RSV, or respiratory syncytial virus, is facing an outbreak, and people have some frequently asked questions about it.
RSV hospitalizes thousands of children every year.
In September and October of this year, there has been a major spike in how many cases are popping up among children.
The infections are normally mild, but sometimes have become severe and dangerous.
My Twin Tiers reports on what an expert pharmacist who specializes with pediatric infectious diseases has to say.
Jennifer Girotto, pharmacist, answered some of the most frequently asked questions about RSV.
RSV is a virus that attacks the respiratory system. Around 2 million children under the age of 5 are impacted each year.
It is believed that most children have had the illness by age 2.
The virus is usually in circulation between November and March every year, typically disappearing in summer except on rare occasions.
Who is at risk for contracting the virus?
Most people only suffer mild symptoms, especially if they’ve already had the illness in the past. Children may experience wheezing and loss of appetite.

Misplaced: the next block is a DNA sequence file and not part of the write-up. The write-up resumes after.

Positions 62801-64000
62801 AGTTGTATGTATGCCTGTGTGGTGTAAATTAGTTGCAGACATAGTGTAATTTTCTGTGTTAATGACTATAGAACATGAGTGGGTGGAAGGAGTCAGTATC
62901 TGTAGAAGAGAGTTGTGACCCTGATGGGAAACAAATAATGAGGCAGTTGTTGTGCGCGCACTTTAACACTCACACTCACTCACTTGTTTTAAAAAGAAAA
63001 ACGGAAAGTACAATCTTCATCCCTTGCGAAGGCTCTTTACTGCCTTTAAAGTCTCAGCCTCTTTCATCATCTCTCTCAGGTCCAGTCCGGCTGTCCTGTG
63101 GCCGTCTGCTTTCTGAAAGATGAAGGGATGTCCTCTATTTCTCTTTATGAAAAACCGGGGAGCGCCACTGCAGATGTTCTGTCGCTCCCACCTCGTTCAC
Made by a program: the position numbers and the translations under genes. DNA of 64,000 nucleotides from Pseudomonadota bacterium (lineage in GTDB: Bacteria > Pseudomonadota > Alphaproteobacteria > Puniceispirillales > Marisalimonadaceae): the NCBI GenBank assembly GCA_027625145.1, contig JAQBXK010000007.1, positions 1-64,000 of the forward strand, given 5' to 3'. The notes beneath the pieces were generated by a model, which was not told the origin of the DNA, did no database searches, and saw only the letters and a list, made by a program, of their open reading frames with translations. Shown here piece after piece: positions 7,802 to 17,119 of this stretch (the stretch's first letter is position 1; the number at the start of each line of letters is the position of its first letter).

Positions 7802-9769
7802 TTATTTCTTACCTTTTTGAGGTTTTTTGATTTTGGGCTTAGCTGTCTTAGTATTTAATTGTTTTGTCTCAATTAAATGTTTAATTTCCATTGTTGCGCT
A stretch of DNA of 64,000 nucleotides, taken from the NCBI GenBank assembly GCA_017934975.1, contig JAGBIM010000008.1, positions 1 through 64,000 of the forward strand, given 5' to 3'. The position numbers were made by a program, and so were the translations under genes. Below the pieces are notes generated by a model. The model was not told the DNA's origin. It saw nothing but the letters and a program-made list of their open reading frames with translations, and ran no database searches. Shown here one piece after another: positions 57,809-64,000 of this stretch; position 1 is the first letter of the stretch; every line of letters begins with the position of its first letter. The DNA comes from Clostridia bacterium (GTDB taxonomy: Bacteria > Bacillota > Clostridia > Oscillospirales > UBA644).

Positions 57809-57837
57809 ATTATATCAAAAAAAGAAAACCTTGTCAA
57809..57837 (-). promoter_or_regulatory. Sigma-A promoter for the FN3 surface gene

Young infants under the age of 6 months old, especially those born premature or with heart or lung issues can experience it severely.
The CDC reports that 1% to 2% of infants under the age of 6 months will need hospitalization if the contract RSV.
250 children die every year on average from RSV.
How does someone infected get sick?
The main way RSV attacks is by infecting and killing surface cells within small sacs of the lungs. Mucus and fluid production are increased in those areas of the body as a response.
Unfortunately, the mucus buildup could block these areas of the lung, restricting oxygen within an infant.
Infants can also suffer pneumonia related to RSV and fail to eat, requiring admittance to the hospital.
What does the outbreak look like this year?
Around 60,000 children go to the hospital with RSV each year. This year, the virus has come early and spread fast. One week in October had more cases than any week before in the last two years.
Why it’s so bad this year is currently unknown, but health officials think that the season has shifted after COVID-19 hit. Many think that with all of the precautions in place for the last two years, infants and children are being exposed for the first time all at once.
Protecting your child against RSV
The illness is spread through dirty surfaces or when a sick person coughs and sneezes.
If infants or children suffer from medical issues, they can take an antibody medication monthly during RSV season to stay safe.
Vaccines are in development but no such thing is available yet.
If someone is sick, it’s best to stay away from them until they’re better.
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